United Airlines and US Airways are the latest airlines to gain approvals from the US Federal Aviation Administration (FAA) to permit passengers to use portable electronic devices (PEDs) from gate to gate.
New guidance adopted by the FAA last week permits passengers to use devices such as tablets, e-readers and smartphones in airplane mode during taxiing, take-off and landing in US airspace.
The new policies will apply to each carrier’s mainline domestic fleets. The airlines follow Delta Air Lines, JetBlue Airways and American Airlines in receiving permission from the FAA to implement the new guidance.
While the new guidance permits passengers to keep their phones on throughout the flight, there will be some limitations to their use. Voice calls will not be permitted due to Federal Communications Commission regulations that prohibit passengers from using their phones’ cellular network to pick up a signal while in the air.
Moreover, using wi-fi below 10,000ft on most US carriers’ aircraft will require some engineering and software changes to work, and how much time and money will be needed to make those changes is still unclear.
Gogo has said that although its air-to-ground system is certified to work on the ground, the technology is engineered to work once the aircraft reaches 10,000ft. That system is on more than 2,000 aircraft flying in North America today, including 90% of US Airways’ domestic aircraft.
Panasonic Avionics, which is providing Ku-band for United on more than 300 aircraft and American on the Boeing 777-300ER, has also said that its system will require a software change to be used gate to gate, which airlines can choose if they want to implement. The system is also certified for use on the ground.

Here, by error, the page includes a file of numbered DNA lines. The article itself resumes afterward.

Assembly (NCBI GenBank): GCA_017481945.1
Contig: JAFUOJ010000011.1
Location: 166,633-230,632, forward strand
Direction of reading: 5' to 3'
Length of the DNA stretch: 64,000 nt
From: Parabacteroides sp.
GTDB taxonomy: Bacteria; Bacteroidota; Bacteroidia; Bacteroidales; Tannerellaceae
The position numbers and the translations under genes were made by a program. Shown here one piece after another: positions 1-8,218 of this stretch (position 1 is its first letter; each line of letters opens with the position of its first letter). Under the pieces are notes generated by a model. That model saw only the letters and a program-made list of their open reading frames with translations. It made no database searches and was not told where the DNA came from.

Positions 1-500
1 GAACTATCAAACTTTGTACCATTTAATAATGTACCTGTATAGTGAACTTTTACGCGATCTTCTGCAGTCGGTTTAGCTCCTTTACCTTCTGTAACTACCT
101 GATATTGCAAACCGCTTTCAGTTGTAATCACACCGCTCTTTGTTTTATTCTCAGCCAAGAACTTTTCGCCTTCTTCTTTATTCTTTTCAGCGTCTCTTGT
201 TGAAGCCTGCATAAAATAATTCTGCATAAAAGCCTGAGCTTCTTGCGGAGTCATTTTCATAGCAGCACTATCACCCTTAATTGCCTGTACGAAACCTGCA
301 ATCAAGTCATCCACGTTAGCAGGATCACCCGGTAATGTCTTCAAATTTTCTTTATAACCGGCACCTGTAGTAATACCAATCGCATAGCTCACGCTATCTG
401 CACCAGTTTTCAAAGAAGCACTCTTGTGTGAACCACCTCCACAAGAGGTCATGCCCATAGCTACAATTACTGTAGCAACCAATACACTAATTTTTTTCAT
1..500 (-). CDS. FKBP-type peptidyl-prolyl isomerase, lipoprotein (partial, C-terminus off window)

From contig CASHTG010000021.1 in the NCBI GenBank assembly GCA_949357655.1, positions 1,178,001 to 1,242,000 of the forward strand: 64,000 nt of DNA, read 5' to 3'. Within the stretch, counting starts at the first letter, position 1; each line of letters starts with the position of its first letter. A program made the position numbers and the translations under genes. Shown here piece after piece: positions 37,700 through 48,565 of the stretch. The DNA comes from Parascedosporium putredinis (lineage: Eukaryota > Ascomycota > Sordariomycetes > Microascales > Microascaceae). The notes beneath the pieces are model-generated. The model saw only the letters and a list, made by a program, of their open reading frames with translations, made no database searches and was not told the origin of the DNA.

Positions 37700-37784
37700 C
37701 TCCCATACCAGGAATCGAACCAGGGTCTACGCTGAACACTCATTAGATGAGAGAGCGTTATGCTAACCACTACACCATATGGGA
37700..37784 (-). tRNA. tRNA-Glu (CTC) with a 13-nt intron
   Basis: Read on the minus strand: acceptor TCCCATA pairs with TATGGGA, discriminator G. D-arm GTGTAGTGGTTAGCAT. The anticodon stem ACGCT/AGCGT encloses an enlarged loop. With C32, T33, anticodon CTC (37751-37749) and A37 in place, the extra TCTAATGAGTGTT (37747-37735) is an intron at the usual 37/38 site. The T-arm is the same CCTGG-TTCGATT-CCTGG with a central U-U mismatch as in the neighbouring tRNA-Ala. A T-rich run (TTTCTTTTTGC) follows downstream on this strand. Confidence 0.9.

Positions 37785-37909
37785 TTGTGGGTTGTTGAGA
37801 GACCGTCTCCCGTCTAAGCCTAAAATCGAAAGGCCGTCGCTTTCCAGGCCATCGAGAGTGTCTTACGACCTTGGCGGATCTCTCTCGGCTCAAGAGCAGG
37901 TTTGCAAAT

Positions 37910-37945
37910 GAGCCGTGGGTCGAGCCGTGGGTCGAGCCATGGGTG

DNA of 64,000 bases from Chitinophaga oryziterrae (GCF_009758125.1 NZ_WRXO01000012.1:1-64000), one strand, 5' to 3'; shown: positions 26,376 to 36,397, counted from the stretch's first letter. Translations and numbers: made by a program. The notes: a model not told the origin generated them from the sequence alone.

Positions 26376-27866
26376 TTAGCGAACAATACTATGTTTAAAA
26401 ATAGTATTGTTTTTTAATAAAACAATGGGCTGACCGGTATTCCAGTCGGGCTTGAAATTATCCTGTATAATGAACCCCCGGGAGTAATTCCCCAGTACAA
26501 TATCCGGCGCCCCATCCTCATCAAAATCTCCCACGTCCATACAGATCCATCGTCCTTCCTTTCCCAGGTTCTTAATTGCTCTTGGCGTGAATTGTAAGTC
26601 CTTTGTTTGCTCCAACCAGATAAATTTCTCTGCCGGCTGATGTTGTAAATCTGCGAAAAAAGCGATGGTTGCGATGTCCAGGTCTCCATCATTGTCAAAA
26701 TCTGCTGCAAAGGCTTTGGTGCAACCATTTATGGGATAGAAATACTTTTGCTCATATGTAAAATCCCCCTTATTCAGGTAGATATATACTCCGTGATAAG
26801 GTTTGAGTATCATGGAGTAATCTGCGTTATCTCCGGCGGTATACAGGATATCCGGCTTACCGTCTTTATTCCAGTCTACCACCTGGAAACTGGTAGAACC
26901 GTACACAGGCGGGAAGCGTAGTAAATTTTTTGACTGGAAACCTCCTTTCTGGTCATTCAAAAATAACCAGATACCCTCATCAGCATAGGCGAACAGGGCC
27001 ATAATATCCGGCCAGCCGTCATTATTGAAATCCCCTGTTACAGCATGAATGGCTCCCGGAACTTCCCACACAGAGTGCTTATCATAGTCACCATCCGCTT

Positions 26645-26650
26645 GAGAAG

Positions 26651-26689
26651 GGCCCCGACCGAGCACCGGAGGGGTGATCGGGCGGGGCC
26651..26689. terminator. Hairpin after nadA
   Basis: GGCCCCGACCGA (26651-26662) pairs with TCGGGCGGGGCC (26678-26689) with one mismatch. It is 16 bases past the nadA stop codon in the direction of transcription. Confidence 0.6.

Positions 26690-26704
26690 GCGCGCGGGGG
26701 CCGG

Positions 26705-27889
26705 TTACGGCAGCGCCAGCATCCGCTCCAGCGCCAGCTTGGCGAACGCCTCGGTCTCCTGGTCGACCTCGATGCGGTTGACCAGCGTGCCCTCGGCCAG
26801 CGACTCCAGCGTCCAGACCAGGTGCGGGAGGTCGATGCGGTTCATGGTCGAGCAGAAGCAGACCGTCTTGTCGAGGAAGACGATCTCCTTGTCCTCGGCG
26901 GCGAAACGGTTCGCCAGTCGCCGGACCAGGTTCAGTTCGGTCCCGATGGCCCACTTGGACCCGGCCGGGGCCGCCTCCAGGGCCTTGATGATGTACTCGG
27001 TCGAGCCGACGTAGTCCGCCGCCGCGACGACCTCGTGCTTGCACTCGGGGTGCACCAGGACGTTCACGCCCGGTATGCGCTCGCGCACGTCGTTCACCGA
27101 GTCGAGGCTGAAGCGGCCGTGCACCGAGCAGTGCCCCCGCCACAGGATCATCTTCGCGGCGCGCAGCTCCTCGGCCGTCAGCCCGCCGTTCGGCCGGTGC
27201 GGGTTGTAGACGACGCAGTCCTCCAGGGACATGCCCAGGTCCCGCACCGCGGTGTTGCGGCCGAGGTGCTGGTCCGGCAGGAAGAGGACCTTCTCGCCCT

United is also in the process of installing ViaSat’s system on 200 Boeing 737 and 757 aircraft. The connectivity provider has said that its system will not require a change to work below 10,000ft.
Southwest Airlines has not yet submitted a plan to the FAA but says it is working on implementing the new guidance as soon as possible. Global Eagle Entertainment subsidiary Row 44, the airline’s in-flight internet provider, told Flightglobal that its system will not need changes for use throughout the flight.
Row 44 has already carried out substantial testing of the system to ensure the aircraft systems can withstand interference from the devices’ wi-fi signals, but it needs to validate that data with the FAA to ensure it has satisfied all its requirements before Southwest gains the approval, said Global Eagle Entertainment chief technology officer John Guidon last week.
Virgin America, which uses Gogo to provide fleetwide wi-fi, has said it is working on securing the approval this month ahead of the holiday season.